When it came time to cast Twelve Angry Men, I was only 6 weeks postpartum. I knew I had to choose students I could deal with on no sleep. I was looking for a drama-free cast, and for the most part, I got one. The reason was because David was a gifted leader, and for the first time, David was the the lead. He played juror number eight. If you’ve seen this play or the movie, he’s the juror who doesn’t think the case is as open and shut as the others. He convinces them to take a few minutes to at least talk about the case. Over the next hour and a half, he wins one juror after another to his side until they all agree the boy may not be guilty. That there is reasonable doubt and their own prejudices motivated their first impression that he was guilty. After one of the shows, I was getting some food at the cast party. David was at the table too and I said, “Can I tell you a secret? I think the kid is guilty.” He laughed and said, “It’s funny you say that, because I think he is too.”
David’s junior year, we did The Crucible. I had some people criticize me for choosing this play because it deals with some difficult themes. John Proctor has had an affair with a young woman named Abigail and she and the other girls in town have been dabbling with witchcraft. It’s required reading for many schools, so I sent vouchers to English department heads around the city. Students could use them for free admission and I encouraged teachers to give extra credit if students showed them a ticket stub or program from the show. And it worked. We had groups of students from other schools show up to see the play. David, of course, had the role of John Proctor. He is presented with the option of giving false testimony in order to save himself, but instead chooses to be hanged. Each night, David delivered Arthur Miller’s iconic line, “Because it is my name! Because I cannot have another in my life! Because I lie and sign myself to lies! Because I am not worth the dust on the feet of them that hang! How may I live without my name? I have given you my soul; leave me my name!” And each night I cried. You’d think I’d be numb to it after seeing it so many times, but I wasn’t.
In the spring, we did The Sound of Music. If you’re wondering how I feel about that show, I’ve posted about it before. It’s an all-time favorite of mine. David would be playing the Captain alongside Kristin Lawler as Maria. (She was also Abigail, so they had experience being on stage together and they had a wonderful friendship.) If you think about this show, Captain von Trapp is the most dynamic character. The kids learn to sing and have fun, Maria learns how to spend her love, but the Captain turns from a hardened old man, to a soft-hearted husband and father who remembers how much he loves music. At the end of the play, he would ask the audience to join him in singing "Edelweiss". It was my favorite part. Last Friday, at the gathering to celebrate David’s life, Kristin led us as we sang "Edelweiss" in his honor. It was my favorite part.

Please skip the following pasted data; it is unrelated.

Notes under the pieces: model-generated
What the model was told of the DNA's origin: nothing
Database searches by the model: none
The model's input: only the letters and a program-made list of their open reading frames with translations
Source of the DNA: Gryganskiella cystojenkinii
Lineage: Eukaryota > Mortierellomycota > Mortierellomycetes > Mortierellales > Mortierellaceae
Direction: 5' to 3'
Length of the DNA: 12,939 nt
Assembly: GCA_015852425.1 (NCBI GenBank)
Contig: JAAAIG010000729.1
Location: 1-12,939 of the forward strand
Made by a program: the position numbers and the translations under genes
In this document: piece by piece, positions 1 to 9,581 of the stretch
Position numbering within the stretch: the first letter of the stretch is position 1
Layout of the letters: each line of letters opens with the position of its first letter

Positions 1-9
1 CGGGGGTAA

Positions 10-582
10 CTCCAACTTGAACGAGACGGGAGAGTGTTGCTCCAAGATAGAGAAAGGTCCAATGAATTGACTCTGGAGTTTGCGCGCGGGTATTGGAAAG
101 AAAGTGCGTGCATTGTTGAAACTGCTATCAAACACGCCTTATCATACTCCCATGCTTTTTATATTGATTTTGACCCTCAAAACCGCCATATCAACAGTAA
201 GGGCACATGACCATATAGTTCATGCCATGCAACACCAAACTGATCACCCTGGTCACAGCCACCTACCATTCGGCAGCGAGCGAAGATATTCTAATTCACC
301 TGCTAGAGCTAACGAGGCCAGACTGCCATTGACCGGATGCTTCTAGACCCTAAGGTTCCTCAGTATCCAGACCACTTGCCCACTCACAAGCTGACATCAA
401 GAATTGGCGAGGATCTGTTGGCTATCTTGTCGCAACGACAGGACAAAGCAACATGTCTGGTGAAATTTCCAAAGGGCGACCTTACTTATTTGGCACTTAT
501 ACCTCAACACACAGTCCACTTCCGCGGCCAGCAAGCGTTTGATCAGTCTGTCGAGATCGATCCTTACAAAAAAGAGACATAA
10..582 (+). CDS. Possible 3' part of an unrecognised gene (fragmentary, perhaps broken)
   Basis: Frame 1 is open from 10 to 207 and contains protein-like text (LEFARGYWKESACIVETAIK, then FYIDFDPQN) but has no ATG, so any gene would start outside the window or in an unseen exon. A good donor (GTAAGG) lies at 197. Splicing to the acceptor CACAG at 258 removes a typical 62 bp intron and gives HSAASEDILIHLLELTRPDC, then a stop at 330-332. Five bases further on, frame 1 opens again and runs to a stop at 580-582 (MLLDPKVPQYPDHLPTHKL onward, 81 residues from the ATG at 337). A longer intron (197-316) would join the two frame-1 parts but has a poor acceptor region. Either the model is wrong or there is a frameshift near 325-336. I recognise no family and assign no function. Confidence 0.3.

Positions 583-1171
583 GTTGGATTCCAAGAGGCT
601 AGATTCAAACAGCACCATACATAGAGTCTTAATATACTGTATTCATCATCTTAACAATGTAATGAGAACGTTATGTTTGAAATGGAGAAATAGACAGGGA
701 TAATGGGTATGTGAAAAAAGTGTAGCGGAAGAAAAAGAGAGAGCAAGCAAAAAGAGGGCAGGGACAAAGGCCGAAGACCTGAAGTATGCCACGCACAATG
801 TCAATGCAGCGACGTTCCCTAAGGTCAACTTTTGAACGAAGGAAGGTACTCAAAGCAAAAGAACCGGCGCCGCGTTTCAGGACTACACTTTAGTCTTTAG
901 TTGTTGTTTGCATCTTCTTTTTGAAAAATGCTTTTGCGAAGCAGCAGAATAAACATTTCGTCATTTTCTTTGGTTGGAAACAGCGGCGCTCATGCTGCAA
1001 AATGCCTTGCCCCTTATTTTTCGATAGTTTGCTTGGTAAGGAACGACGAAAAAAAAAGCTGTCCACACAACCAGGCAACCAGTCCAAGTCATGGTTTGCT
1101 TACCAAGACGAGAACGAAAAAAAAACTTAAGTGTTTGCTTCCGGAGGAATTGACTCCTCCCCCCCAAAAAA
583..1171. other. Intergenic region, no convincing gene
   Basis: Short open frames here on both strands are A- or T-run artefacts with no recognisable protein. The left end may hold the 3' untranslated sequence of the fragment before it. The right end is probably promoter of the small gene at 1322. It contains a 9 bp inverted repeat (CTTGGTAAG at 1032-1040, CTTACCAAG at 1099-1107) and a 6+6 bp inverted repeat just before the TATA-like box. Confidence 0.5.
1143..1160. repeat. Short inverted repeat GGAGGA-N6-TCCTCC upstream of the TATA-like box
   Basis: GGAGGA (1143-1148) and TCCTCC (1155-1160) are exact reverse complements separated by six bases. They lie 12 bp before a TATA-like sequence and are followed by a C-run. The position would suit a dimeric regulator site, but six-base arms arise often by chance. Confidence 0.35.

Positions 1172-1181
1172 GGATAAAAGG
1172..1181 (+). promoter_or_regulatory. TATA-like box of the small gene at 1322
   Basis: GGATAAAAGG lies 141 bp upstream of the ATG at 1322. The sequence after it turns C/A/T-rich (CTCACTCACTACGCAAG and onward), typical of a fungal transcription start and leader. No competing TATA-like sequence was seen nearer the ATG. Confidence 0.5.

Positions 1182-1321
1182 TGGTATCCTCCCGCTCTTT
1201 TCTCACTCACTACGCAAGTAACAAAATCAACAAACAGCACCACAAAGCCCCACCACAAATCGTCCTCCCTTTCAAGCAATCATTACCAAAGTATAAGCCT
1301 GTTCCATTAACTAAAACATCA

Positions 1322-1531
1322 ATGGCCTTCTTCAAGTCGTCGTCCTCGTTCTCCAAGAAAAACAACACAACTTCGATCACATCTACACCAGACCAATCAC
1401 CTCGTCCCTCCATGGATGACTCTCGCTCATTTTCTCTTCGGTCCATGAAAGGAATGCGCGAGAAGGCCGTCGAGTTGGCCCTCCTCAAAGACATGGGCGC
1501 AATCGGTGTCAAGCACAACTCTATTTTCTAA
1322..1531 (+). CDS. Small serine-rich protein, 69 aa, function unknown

When David was a senior, I was looking for a way to get more people in the door for the play. Musicals always packed the house, but play audiences were usually much smaller. I knew Neil Simon’s The Odd Couple was hilarious, but there were only two girls in it. I could do the female version, but that only had two boys. So, we decided to do both. Each night, we’d alternate with a double feature on Saturday. My prop girls had their work cut out for them, because the original Odd Couple took place in the 60’s and the Female version took place in the 80’s. While we used the same scenery for both, much of the set decorations and all of the props needed to be switched out each time.
There was a dynamic duo in the theatre department in Park and David. Park Lukich had been in many of the same shows with David. He was the unwavering Reverend Hale in The Crucible, David’s oldest son Friedrich in The Sound of Music, and Scrooge as a teenager in A Christmas Carol. These two were pretty much inseparable and even though I would never pre-cast a prodution, I knew they’d be tough to beat as the odd couple. Sure enough, they were the best for the roles of Oscar Madison and Felix Unger. David was the neat freak Felix, always running around putting coasters under drinks, and Park was the slovenly Oscar. At first, I thought of Oscar the Grouch, living in a trash can, so I’d remember which was which.